More than $10B in construction projects are underway in Detroit, but there’s not enough skilled workers available to fill the range of jobs available. This fact and more were shared at the Chandler Park Academy Skilled Trades Career Fair, held on March 23, 2019.
School advisor, Lavell Nero, kicked off the event, noting that career fairs like this are important to help more students get exposed to skilled trade careers, as well as community college and HBCU programs, all of which were in attendance. He then introduced the keynote speaker, Renee Prewitt of The Prewitt Group and co-chair of The Partnership of Diversity and Opportunity in Transportation. Prewitt highlighted skilled trade careers via a discussion of the top ten reasons to consider a career in the field.
#1: The Availability of Jobs
There are more jobs available than skilled workers, demand for skilled labor has never been higher.
2#: Competitive Pay
The pay aligns with that of many white-collar positions, and some actually pay better. A few starting salaries are shown below.
Skilled Trades Starting Salaries
|Heavy Equipment Operator: $55,000||Machinist: $45,000|
|Sheet Metal Worker: $47,000||Pipefitter: $49,000|
|Iron Worker: $55,000||Plumber: $55,000|
|Electrician: $54,000||Roofer: $45,000|
3#: You earn while you learn.
During training, union apprentices are paid a salary, receive benefits, and when they graduate, often have little to no educational debt.
#4: You can own your future.
If you consider yourself a driven self-starter, you can quickly become a foreman or a crew leader, and within four years, a master journeyman and/or project manager. The skills learned can even help you start your own company.
#5: College is not for everyone.
An interesting statistic from the U.S. Department of Education states that 45% of all students who start college, dropout. One size does not fit all.
#6: You will never be outsourced.
Local laborers are the life-blood of Michigan construction projects. The industry cannot simply hire foreign laborers to cut costs.
#7: Technology is a growing part of the industry.
Most people think skilled trades jobs are dirty jobs, but this is simply not the case. Technology is creating new opportunities to work better and smarter, and are requiring new skill sets of employees.
#8: Getting started couldn’t be easier.
There are a host of local, city and state programs to help you gain entry into the construction industry. MiRoad2Work.org has streamlined this process by providing visitors with a one-stop website for all local information on skilled trades: Apprenticeships: The Other 4-Year Degree.”
#9: You will develop a lasting work ethic.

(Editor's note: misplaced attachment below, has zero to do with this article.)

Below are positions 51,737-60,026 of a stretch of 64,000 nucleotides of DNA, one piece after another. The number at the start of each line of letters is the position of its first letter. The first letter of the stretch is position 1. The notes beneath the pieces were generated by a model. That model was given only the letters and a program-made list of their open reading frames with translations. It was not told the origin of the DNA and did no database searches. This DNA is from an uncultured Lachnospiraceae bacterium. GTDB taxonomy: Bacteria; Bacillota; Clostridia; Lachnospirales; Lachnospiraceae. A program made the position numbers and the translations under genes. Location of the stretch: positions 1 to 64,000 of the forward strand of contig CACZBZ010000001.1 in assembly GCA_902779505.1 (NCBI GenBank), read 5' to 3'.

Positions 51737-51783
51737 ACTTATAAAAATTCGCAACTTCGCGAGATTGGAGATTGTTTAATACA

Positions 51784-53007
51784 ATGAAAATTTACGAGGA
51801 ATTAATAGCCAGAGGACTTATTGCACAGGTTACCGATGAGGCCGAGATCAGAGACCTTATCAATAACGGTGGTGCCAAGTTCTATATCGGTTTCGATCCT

Some skills are important wherever you go. Those at the top of the list include several “beings,” such as on time, teachable, professional, responsible, and showing initiative are taught to those who are willing to learn.
#10: Now, more than ever is the time to get started.
Demand for the revitalization of the city of Detroit has risen. The money to rebuild is coming down the pipeline. Don’t pass up the opportunity to #RebuildDetroit
Build Your Future with Ajax Career Fair
By: Michael King
The Prewitt Group
The Build Your Future with Ajax career fair was held on March 8, 2019, and featured representatives from Michigan Center for Truck Safety, Laborers’ Local 1191, Operating Engineers 324, as well as AJax. Some of the industry’s newest construction technologies were displayed throughout the room. At each station passionate experts explained what they did, and how they applied the new technologies on the jobsite. This was a place where job seekers could simply show up, learn about the skilled trades industry, and apply for a job as an apprentice.
Working with New Technologies
Unlike the skilled trades of yesterday, today’s skilled trades jobs offer employees strategic career paths to earn good wages and to learn the many new technologies that are a huge part of this growing industry. These technologies better equip the work force for future success by assisting road crews to finish jobs more efficiently and to avoid costly errors.
One station at the event demonstrated how 3D mapping systems create the physical parameters of roads and guide the machines laying concrete and asphalt. At the Operating Engineers station, attendees sat at a training simulator. No scores were recorded, but I got a chance to see how apprentices learn to use computers installed in heavy equipment machinery like bulldozers and cranes.